When the Congressional Budget Office released a report indicating that the Affordable Care Act will supposedly cut 2.5 million jobs over the next decade, Republicans had a field day. But in their excitement, they failed to read closely the CBO report and the Right greatly misinterpreted the wording of the report.
The conservatives thought they had some substantial political firepower against President Obama and the ACA. But their celebration was short-lived as many outlets pointed out the mistake and said that the number of labor hours cut under the ACA is the equivalent of 2.5 million jobs. It’s an accumulation of hours, not 2.5 million people losing their jobs.
The New York Times reported that Republicans wasted no time in using the report to fuel their anti-ACA rhetoric. Rep. Paul Ryan (R-WI) and House Speaker John Boehner were among the first to chime in with knee-jerk reactions.
“Obamacare is only making things worse,” said Ryan. “This costly law is not only pushing government spending to new heights, it is disrupting coverage and leaving million of Americans worse off.” The ACA has only been implemented since Jan. 1, and those sort of perceived effects are still only GOP speculation.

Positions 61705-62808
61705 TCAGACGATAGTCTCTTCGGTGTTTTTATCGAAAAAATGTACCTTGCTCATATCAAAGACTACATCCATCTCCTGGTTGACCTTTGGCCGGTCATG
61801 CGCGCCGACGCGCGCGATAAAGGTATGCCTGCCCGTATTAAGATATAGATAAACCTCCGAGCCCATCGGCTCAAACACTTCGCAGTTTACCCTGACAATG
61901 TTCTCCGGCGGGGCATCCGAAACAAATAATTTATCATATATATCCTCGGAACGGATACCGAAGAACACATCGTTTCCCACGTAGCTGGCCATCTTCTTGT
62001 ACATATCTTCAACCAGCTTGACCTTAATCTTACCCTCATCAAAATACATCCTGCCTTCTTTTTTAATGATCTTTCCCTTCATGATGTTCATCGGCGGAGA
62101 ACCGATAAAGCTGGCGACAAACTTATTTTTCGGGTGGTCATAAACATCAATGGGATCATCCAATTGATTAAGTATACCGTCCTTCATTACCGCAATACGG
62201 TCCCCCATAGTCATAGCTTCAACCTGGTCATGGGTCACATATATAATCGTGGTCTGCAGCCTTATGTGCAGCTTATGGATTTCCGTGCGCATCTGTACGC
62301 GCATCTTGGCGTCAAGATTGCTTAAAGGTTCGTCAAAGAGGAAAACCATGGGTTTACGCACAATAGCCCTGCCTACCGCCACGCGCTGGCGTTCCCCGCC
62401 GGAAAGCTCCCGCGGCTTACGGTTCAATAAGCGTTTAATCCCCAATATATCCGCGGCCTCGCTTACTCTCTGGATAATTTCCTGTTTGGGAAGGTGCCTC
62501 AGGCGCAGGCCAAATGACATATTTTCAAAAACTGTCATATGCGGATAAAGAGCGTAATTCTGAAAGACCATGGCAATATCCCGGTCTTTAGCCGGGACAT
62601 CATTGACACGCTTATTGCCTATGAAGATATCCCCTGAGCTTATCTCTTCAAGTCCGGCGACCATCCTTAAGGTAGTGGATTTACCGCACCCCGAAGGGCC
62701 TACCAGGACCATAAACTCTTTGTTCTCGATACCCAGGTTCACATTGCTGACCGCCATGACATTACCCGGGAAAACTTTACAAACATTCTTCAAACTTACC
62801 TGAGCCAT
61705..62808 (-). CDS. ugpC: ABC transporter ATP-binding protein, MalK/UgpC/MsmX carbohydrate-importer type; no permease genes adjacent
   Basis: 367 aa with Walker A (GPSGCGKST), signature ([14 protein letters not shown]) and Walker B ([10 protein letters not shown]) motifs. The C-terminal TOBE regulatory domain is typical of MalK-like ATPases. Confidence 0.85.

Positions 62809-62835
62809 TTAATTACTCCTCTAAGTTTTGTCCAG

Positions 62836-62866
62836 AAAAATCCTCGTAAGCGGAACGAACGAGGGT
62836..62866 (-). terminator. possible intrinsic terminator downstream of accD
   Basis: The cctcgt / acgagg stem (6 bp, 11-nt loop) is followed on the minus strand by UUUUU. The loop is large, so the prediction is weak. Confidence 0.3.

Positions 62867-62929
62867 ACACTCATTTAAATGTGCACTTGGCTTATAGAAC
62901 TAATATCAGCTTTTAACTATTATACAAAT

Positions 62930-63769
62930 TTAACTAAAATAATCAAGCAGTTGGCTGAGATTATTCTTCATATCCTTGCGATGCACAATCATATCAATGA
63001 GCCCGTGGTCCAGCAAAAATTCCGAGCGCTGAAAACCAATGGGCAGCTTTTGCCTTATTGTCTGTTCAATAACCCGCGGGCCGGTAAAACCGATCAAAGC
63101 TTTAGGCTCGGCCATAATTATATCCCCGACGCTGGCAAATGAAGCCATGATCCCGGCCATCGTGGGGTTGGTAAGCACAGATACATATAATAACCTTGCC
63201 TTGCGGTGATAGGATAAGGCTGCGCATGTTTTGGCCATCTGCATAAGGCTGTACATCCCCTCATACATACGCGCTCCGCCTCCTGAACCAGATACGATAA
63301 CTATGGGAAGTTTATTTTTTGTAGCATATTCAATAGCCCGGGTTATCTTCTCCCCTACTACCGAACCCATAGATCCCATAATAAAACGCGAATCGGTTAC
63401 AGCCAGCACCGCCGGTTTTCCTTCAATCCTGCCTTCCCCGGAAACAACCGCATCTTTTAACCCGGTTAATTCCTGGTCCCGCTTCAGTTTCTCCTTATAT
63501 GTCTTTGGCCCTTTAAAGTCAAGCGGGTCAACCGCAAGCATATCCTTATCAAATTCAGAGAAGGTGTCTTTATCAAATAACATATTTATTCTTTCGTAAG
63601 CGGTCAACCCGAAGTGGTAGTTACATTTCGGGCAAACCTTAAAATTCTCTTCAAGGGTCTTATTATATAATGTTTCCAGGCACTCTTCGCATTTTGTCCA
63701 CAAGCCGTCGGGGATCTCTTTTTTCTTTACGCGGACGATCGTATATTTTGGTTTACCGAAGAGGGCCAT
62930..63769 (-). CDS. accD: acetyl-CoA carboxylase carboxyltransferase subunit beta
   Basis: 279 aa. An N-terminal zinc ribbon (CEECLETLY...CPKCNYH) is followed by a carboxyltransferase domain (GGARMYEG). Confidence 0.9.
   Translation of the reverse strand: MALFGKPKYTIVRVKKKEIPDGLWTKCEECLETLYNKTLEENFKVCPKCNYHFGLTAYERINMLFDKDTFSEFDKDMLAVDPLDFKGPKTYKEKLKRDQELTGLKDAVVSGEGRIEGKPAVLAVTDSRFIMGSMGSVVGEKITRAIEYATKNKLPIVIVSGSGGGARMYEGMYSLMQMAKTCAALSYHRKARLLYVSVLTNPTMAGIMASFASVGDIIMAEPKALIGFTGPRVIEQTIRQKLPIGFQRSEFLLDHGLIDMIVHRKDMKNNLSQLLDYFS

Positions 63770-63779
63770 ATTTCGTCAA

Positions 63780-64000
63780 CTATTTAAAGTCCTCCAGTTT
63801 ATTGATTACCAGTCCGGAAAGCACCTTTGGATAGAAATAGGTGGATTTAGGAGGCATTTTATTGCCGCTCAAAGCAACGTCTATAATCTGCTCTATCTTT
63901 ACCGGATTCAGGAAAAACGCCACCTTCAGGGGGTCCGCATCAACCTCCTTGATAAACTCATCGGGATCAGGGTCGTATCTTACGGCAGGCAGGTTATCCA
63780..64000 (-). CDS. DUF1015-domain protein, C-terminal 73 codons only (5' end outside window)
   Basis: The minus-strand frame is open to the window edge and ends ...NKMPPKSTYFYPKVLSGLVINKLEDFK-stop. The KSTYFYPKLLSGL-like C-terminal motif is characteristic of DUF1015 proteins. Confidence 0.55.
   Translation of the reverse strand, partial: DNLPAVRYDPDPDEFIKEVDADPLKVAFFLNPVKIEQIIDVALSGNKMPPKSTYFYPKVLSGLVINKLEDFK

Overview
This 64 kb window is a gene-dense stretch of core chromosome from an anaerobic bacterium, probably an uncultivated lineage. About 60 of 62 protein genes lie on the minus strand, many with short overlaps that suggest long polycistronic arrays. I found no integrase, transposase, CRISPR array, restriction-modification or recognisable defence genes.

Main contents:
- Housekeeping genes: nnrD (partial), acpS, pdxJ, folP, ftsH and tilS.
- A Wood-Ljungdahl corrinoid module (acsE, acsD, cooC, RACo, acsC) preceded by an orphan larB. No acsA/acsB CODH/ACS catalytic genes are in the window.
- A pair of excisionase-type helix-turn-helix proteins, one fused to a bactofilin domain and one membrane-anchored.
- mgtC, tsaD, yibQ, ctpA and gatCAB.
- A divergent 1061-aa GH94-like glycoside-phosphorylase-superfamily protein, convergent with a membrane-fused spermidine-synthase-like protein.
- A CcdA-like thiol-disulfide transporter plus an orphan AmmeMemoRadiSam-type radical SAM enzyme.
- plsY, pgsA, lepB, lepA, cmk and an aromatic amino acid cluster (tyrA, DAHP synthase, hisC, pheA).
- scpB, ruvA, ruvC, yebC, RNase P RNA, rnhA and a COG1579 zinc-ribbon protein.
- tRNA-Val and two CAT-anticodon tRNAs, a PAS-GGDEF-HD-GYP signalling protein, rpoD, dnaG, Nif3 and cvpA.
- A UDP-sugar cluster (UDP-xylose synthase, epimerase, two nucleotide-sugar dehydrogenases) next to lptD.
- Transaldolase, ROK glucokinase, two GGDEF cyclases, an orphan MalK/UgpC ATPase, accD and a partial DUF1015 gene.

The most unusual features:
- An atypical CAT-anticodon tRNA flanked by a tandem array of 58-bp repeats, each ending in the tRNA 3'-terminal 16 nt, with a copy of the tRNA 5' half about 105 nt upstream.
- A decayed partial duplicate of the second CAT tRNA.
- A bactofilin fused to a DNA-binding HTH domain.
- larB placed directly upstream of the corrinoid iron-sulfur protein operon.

Boehner said “The middle class is getting squeezed in this economy, and this CBO report confirms that Obamacare is making it worse.”
The CBO actually reported that by 2024, labor hours for American workers could slightly lower by about 1.5 percent to 2 percent, the equivalent 2.5 million jobs. No one is getting fired, and 2.5 million families won’t lose a source of income. People may just be working a smidgen less, but then again, there is another 10 years to find out if that estimate is correct.
“The estimated reduction stems almost entirely from a net decline in the amount of labor that workers choose [emphasis added] to supply,” the CBO report explicitly noted. “So it will appear almost entirely as a reduction in labor force participation and in hours worked relative to what would have occurred otherwise rather than as an increase in employment.”
The ACA creates a correlation between hours worked and benefits received. The less hours worked means the more benefits one will enjoy. This correlative created the report’s estimation that some will tend to work less because they will no longer need to pull longer shifts at work in order to afford overpriced health care benefits.
The GOP jumped, in desperation, at another weak opportunity to dismantle and discredit the ACA. Every attempt at the ACA, and against the president in general, has produced the same result: legislative obstruction and further discrediting of the party.